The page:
Having graduated from Raffles Institution (RI) last year, I have witnessed the transformation of the school and would like to share my thoughts on the matter (“RI now a ‘middle-class’ school / ‘Make RI a better school for S’pore'” and “RI population less diverse now, say many alumni”; both published on Aug 4).
Singapore is a society built on the core tenets of meritocracy, fairness and equity. However, in recent years, we seem to have collectively confused equity with equality.
Equality is making everyone stoop down to the lowest common denominator of society – everyone does the same thing and all are given equal probabilities. Equity entails everyone doing what their abilities allow them to do, and everyone being given equal opportunities to succeed; only the most outstanding grab those opportunities.
Often, what constitutes equality does not equate to equity. If we take a modern society and reduce it back to an agrarian one, where everyone puts in equal effort, we achieve equality but not equity – because we are taking people with the capability to be, for instance, lawyers and doctors, and making them do the same menial tasks as everyone else.
RI’s principal, Mr Chan Poh Meng, highlighted the pursuit of equality – but what for? It is a natural consequence that students from affluent backgrounds get into better schools because their parents are likely more well-heeled and can afford better-quality education for them.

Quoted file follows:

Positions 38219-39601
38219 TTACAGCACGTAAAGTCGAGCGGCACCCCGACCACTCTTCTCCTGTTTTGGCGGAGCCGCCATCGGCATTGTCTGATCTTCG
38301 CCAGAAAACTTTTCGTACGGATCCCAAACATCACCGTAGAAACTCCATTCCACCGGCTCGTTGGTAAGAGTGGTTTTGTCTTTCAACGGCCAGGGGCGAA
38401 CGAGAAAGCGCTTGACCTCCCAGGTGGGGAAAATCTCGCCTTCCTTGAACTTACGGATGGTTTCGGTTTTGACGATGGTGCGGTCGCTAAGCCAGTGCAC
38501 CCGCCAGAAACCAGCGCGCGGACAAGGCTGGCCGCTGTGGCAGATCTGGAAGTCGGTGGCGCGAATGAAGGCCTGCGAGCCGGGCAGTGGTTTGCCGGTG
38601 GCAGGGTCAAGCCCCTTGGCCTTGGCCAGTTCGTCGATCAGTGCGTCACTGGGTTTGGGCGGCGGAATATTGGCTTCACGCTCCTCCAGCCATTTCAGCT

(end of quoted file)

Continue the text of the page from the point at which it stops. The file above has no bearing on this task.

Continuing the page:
There is no point aiming for equality for the sake of equality, and giving up equity.
Elitism, in reality, is just the darker side of meritocracy. What has come about is a natural consequence of meritocracy – when we stream students according to their abilities, it is only natural that students whose families can afford better quality education make it to better institutions.
It is no fault of the school or the students or the precedence that previous principals have set. If anything, it is the fault of meritocracy.
But maybe that is not a fault at all. A natural consequence that stratifies society does have its own purpose for the well-educated, critical minds to mingle together to build Singapore up to greater heights. Intelligence is an asset; and we cannot allow ourselves to prioritise equality over intelligence and equity.
RI is often touted as a factory for future leaders – why would we want to draw resources away from the nurturing of our future leaders, or worse still, level the playing field?
We should relook the way we go off the well-trodden path, and ensure that we do not shake up the status quo just for the sake of doing so.
Russell Tan Wah Jian